Amazon sent a
lobbyist to Georgia ahead of the start of its legislative
session next month.
The lobbyist spurred speculation that Atlanta could be
the site of Amazon’s second North American
Amazon now says the lobbyist’s work has nothing to do
with its search for a second corporate home.
registered a lobbyist in Georgia this month in a move that
spurred widespread speculation that Atlanta could be a top
contender for the site of its second North American
But Atlanta can’t declare victory quite yet: it turns out the
lobbyist has nothing to do with Amazon’s search for a second
corporate home, which the company calls HQ2.
In a statement to Business Insider late Tuesday, an Amazon
representative said: “Amazon’s public policy team works on a
variety of issues on behalf of our customers in cities and states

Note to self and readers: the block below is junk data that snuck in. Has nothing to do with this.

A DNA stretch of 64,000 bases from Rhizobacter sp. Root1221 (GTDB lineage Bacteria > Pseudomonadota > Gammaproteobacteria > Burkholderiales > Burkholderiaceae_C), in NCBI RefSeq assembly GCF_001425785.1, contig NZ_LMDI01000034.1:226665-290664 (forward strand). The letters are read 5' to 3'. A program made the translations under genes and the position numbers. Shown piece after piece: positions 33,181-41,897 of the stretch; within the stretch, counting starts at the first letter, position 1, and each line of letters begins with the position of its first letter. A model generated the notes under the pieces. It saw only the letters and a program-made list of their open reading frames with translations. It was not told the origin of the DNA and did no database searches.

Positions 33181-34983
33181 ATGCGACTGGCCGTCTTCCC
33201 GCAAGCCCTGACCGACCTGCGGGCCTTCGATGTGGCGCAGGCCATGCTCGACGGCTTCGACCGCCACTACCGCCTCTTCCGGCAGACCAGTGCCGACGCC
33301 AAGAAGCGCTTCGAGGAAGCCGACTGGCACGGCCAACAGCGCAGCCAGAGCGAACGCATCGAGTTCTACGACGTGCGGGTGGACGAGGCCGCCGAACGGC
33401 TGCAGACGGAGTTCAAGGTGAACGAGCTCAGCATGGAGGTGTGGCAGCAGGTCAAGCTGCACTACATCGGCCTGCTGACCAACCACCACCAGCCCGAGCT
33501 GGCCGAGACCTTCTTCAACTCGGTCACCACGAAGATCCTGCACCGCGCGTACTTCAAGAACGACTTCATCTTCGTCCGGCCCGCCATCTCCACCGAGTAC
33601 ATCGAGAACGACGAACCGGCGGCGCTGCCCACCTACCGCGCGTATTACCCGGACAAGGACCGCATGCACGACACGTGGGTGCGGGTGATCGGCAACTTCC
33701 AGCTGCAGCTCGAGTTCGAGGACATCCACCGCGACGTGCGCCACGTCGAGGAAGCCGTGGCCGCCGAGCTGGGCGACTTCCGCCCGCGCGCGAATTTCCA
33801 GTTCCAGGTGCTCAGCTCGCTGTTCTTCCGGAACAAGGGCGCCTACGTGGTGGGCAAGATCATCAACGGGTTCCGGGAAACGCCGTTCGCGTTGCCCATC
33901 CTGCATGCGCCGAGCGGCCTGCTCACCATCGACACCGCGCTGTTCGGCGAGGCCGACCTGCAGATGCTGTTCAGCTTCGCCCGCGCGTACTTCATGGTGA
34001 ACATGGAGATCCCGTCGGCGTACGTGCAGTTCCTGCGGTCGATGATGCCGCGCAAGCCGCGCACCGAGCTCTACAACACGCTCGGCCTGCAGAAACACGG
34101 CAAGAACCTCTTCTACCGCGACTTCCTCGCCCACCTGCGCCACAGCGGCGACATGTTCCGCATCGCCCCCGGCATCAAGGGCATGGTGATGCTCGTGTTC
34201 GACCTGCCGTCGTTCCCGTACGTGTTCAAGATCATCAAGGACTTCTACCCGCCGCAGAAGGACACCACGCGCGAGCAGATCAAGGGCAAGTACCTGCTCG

across the country. This work is ongoing and not related to our
search for HQ2.”
The lobbyist, Jacob Oster, registered on December 7 with the
Georgia State Ethics Commission, ahead of the start of Georgia’s
legislative session in January. The lobbyist’s presence in
Georgia became “the buzz of economic development circles,”
The Atlanta Journal-Constitution reported.
Amazon was initially mum on why it was sending a lobbyist to
Atlanta is one of the more than 200 cities competing to be the
home of Amazon’s second North American headquarters — and
according to one
recent analysis, it’s a leading candidate.
Lobbyists represent the interests of companies or organizations
to lawmakers, though it’s unclear what issues Oster will address
when the Legislature convenes next month. His LinkedIn profile
says he specializes in energy policies at Amazon.
Amazon announced in September that it was seeking proposals from
local governments that could offer incentives, like tax
exemptions, for the company to house its next headquarters there.
Amazon said it preferred metro areas with at least 1 million
residents and an educated workforce.